I want to start today’s post with fingers crossed and good thoughts for everyone in the path of Hurricane Irene. Keep your head down and stay safe.
I’m hip-deep in work not only for NRP but my own writing as well. Because of that, it often becomes difficult to turn off the editor long enough to write. I’ve always had problems turning off the internal editor, especially when writing outside of my comfort zone. Add in the pressure of trying to finish two novels, two very different novels, and pull together proposals for a couple of others and it really is a wonder I haven’t run into the night, screaming like a madwoman.
Part of the issue is being able to keep the “voice” of the two novels different. The first novel is lighter than what I usually write. The main character isn’t exactly fluffy or an airhead, but she isn’t the “kick-ass and take names later” sort of character I like to write. The only problem with that is I find myself wanting to strangle her half the time. For the first time, I understand why Sarah whines and moans when she writes Dyce (Dipped, Stripped, and Dead and French Polished Murder). These characters who never want to find trouble but who somehow manage to fall into it head first are fun to read — if written well, something Sarah does. But to write them, OMG, it drives me crazy. For one thing, this book is written in first person. Which means it is like having it dictated to me. The only thing that could make it worse would be if the main character was smacking gum and talking like a valley girl.
Don’t get me wrong. Annie, like Dyce, is no Mary Sue. She has a brain and she isn’t afraid to use it. It’s just that she doesn’t always have the common sense of a flea. Nor does she always think before acting. In other words, she’s human. That means she makes mistakes and she has bad luck on occasion. She doesn’t instantly size up everyone around her, infallibly figuring out who is the good guy and who’s the bad. Given the right triggers, she can and will do something foolish.
Part of the problem is, as the author, I know who all the players are and what their roles are. So, when Annie does something foolish, I want to throttle her. The reason is simple. I’m scared to death the reader will know everything I do and think Annie is too stupid to live. Hopefully, when the book is done and to my editor, he’ll tell me I’ve been worrying needlessly. Until then, I’ll fight the impulse to hit the delete button.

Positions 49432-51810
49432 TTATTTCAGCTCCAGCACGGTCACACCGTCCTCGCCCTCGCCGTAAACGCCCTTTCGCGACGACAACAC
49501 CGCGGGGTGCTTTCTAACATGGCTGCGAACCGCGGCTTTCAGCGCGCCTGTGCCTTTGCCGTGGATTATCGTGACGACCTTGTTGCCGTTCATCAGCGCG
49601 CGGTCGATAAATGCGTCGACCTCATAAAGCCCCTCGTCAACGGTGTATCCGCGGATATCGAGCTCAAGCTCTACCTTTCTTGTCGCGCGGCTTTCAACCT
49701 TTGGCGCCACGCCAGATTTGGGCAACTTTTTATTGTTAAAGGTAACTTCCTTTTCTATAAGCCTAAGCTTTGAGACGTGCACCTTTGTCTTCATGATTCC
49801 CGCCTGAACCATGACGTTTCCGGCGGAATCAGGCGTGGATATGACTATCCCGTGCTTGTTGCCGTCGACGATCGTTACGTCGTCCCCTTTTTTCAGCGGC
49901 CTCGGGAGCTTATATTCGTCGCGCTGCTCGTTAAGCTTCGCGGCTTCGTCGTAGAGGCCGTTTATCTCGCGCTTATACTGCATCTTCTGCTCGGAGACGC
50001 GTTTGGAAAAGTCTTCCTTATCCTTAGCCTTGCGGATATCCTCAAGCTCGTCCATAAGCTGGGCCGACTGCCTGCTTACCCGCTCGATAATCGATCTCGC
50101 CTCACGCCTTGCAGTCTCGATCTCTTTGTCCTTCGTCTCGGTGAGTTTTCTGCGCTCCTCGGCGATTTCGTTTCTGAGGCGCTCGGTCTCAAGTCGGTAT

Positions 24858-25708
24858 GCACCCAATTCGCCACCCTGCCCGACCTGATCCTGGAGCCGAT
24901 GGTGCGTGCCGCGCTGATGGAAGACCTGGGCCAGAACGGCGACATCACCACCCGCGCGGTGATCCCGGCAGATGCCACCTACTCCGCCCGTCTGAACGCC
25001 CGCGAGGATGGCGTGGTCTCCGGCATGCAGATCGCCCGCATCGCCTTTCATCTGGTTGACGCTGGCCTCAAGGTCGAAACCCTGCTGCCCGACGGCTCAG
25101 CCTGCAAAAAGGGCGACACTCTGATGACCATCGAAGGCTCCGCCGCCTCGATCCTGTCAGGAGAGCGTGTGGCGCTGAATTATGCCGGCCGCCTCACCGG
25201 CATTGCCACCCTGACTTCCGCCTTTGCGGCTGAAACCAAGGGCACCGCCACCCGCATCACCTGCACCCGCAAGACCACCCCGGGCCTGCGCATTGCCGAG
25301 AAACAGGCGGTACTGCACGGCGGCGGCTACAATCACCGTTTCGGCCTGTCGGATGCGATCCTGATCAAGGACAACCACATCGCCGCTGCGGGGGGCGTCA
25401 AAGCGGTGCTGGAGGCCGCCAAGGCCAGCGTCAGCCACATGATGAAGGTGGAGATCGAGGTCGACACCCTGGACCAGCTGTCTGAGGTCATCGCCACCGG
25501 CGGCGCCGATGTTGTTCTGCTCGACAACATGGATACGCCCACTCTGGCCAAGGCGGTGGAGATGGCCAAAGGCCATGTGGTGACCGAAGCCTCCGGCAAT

The other part of the problem is the other book I’m working on. Nocturnal Serenade is the sequel to Nocturnal Origins. Mackenzie Santos, the main character, is the “kick ass and take names later” sort of character I love to write. She has flaws and fears, but she does her best not to let them keep her from doing her duty. No, I have a different set of problems — and fears — with these books.
When Origins was making the rounds, I received feedback from a couple of agents and one publisher that had me scratching my head. They were confused because there was no sex in the book. Sure, the groundwork had been laid for some in subsequent books. But this was a book about a bunch of shapeshifters. There had to be sex.
Uh, no. Origins isn’t paranormal romance. It’s an urban fantasy. If you took away the shifter part of the book, you’d have a mystery or police procedural. Putting the shifting back in, the plot focused on Mac’s investigation into a series of murders AND her learning how to cope with the fact that she has just learned the monsters of her childhood are real and she has become one of them. Frankly, for her to jump into bed with someone she doesn’t know well would be going against character and would not advance the plot.
But that doesn’t mean there doesn’t need to be sex in the subsequent books. For Mac’s character to grow, she has to start coming to terms with who and what she is — and with her feelings of betrayal because she hadn’t been warned by her family that this could happen. She also is drawn to another character introduced in Origins. As she comes more fully to term with being a shifter, as she comes to trust others like her, she forms relationships with them. One of these is a romantic relationship. That means sex at some point.
So the question becomes how much to stay true to the character without turning the book from urban fantasy into paranormal romance. Meanwhile, I have Mac in my head, rubbing her hands together gleefully even as she reminds me that she’s been good and celibate and is now ready for a really good “roll in the hay”.
Save me from my characters and their voices in my head — especially when I’m tired and Mac suddenly starts sounding like Annie or vice versa.